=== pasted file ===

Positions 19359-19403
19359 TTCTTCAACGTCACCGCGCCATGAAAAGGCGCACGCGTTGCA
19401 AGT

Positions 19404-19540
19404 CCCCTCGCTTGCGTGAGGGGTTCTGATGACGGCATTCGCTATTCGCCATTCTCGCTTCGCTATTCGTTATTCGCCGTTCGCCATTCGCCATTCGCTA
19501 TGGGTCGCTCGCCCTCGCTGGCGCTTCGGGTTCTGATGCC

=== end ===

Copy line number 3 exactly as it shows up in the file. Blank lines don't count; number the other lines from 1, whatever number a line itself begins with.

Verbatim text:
19401 AGT